# BOOST SMPS/Converter in Discontinuous Conduction Mode

1. Aug 26, 2013

### bd411

1. The problem statement, all variables and given/known data

A boost SMPS has the following design properties:

Input Voltage - Vi = 6.0v
Maximum Output Current - Io(max) = 0.5A
switching frequency - F = 100khz
Inductor = 500μH
Capacitor = 1000μF with ESR 25mΩ

Consider the boost SMPS operating in discontinuous conduction mode with a duty cycle of 0.5.

i) Calculate the energy stored in the inductor at the end of the on-time.
ii) Consider discontinuous conduction mode as in part i) when the boost SMPS has a 600Ω resistor connected at the output. Find the value of the output voltage that the SMPS will adopt.

2. Relevant equations

1/2CV^2 = Energy stored in a capacitor.
1/2Li^2 = Energy stored in an inductor.
ΔVc = 1/c∫Io.dt = 1/C * Io * δ/F voltage ripple
Assume voltage drop across diode is negligible. I have attached the circuit diagram of a simple boost that we have been using for this course.

3. The attempt at a solution

After having given a lot of thought, I have an attempt but do not think it's correct. I would really appreciate some help with this.

We are operating in discontinuous conduction mode, which means the current flowing when the transistor is in it off state drops to zero before it turns on again. Therefore, all the energy that was built up in the inductor is shipped to the capacitor. Hence, if I am able to work out the voltage ripple across the capacitor, then I can apply the equation E = 1/2CV^2 and obtain the energy that was also stored in the inductor.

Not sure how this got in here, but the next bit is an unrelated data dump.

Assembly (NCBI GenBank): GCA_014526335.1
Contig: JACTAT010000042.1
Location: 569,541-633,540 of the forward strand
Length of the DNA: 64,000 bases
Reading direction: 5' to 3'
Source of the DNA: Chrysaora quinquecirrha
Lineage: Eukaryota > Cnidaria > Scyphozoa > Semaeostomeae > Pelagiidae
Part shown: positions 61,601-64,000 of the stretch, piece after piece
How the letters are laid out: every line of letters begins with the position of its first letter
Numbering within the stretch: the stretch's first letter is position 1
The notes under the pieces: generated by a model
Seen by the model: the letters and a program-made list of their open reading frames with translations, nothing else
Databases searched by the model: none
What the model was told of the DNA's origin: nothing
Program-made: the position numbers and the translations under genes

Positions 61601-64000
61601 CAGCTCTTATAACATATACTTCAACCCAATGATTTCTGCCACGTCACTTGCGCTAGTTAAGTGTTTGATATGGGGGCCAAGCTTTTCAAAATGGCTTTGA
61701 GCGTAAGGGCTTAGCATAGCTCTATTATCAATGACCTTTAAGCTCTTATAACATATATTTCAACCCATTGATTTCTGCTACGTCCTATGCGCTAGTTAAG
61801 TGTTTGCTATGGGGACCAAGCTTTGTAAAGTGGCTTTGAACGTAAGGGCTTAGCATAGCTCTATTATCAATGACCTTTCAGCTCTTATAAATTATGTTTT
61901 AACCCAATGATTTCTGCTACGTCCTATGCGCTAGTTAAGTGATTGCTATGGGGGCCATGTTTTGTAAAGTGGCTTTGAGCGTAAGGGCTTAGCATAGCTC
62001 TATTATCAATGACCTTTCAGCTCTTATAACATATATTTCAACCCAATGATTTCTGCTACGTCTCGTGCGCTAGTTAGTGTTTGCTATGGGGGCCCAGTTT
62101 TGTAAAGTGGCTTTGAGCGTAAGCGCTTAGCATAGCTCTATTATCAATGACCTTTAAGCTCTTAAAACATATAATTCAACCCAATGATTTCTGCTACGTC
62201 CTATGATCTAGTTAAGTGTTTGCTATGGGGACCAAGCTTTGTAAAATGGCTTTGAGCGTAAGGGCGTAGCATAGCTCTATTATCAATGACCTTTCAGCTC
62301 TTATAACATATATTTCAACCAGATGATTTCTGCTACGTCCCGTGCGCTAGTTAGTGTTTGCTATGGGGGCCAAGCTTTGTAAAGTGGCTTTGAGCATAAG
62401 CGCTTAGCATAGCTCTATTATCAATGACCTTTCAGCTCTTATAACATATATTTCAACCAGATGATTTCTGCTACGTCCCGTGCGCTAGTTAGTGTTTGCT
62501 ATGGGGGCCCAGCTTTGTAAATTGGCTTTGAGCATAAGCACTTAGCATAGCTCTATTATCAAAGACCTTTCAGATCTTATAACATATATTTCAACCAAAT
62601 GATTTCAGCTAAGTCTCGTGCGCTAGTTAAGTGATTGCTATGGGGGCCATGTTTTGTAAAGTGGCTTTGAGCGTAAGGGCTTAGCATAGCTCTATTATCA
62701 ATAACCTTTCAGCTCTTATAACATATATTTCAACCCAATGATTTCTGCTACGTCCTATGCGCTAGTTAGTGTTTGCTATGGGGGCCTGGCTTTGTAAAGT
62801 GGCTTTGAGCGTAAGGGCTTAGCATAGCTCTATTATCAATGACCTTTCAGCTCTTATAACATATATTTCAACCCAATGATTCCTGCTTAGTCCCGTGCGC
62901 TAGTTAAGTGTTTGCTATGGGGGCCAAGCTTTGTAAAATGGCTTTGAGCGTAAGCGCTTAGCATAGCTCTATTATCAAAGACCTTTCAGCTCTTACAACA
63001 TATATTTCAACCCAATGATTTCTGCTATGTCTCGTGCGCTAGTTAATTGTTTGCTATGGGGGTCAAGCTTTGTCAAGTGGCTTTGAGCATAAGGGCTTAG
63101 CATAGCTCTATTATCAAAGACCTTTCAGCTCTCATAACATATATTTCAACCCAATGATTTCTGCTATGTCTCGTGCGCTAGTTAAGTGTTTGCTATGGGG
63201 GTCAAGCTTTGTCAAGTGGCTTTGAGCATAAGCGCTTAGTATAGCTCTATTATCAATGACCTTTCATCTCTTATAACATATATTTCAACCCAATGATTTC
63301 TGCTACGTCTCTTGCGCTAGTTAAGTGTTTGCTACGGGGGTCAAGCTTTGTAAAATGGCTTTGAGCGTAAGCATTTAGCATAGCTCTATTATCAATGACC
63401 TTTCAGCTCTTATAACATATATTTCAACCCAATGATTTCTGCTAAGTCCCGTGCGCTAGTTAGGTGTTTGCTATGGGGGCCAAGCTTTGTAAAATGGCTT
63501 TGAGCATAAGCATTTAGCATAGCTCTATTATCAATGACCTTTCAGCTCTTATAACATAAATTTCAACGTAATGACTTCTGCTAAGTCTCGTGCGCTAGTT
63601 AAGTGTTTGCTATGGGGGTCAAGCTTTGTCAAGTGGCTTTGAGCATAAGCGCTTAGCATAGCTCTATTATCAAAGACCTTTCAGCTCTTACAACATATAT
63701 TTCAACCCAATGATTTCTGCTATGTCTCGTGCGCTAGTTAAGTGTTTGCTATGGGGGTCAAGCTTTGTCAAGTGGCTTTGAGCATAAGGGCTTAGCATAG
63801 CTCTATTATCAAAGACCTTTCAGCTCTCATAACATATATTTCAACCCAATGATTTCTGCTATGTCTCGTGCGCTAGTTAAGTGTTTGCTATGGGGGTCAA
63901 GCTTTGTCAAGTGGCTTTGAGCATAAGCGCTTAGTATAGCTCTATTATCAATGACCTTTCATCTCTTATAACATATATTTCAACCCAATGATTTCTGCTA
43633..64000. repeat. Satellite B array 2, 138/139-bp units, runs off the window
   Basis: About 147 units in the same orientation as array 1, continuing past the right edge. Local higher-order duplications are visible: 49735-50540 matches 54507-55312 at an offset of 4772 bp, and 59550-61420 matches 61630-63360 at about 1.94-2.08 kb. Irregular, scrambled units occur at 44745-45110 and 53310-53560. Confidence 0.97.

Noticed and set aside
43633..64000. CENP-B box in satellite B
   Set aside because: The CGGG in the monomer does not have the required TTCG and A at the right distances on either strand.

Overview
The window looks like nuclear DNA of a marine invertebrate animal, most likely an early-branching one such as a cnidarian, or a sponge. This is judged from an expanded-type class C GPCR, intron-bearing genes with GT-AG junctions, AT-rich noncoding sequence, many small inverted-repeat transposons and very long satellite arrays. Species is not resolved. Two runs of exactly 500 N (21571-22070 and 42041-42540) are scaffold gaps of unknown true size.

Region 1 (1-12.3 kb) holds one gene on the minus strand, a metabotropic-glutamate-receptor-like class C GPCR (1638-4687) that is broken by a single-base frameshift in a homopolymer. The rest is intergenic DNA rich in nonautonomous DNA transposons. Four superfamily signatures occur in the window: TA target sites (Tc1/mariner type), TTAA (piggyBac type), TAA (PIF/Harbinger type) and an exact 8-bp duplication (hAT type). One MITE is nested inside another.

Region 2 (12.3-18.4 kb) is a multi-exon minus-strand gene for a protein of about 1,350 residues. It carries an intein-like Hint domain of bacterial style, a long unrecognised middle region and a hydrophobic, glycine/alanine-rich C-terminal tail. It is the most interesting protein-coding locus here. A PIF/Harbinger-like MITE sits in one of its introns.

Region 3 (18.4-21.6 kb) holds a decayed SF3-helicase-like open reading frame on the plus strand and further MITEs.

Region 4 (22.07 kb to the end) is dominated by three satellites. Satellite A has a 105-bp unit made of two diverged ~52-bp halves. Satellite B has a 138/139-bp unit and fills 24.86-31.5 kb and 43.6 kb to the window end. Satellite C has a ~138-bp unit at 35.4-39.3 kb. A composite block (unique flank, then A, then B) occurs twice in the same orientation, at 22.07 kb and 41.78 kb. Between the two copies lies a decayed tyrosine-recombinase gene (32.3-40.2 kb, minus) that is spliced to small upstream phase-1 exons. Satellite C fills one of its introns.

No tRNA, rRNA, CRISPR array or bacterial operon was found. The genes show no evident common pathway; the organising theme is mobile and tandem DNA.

I am having some trouble working out this ΔVc. My initial approach was to use ΔVc = 1/c∫Io.dt = 1/c * Io * δ/F where δ is the duty cycle (0.5). This brings into question what should I use as Io ? The question gives Io(max) which is 0.5A but I do not think this is what I should be using?.
Using this gives me an answer of 3nJ which seems far too small. I am also absolutely clueless about whether to take the ESR into account too.

If anyone could shed some light on this I would be extremely grateful ! Some indication of whether my method is correct would be most appreciated too. Many, many thanks and I wish you all a good day :)

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2. Aug 26, 2013

### bd411

Apologies for not stating earlier, this is my first course on power electronics. I am a second year undergraduate student.

3. Aug 27, 2013

### rude man

2nd year undergraduate? Pretty advanced electronics for that!

Anyway - taking the no-load case first - with a circuit like this you should first ask yourself: what happens in the steady-state? And the 1st thing you notice is that the average curent thru L has to be zero. Why? because otherwise the capacitor would keep charging until infinite voltage!

So we have 50% duty cycle - and it's obvious what the voltage across L is when Q is ON so we also know how the current behaves during that time. So question to you - how must the current behave when Q is OFF? Remember, the avg L current is zero and Vc must be some constant voltage (diode barely goes on any time). Think about this for a while.

4. Aug 29, 2013

### bd411

Hi, thanks a lot for your reply. This question has been bothering me for some time, however I think I've made some real progress now with the help of a few more resources.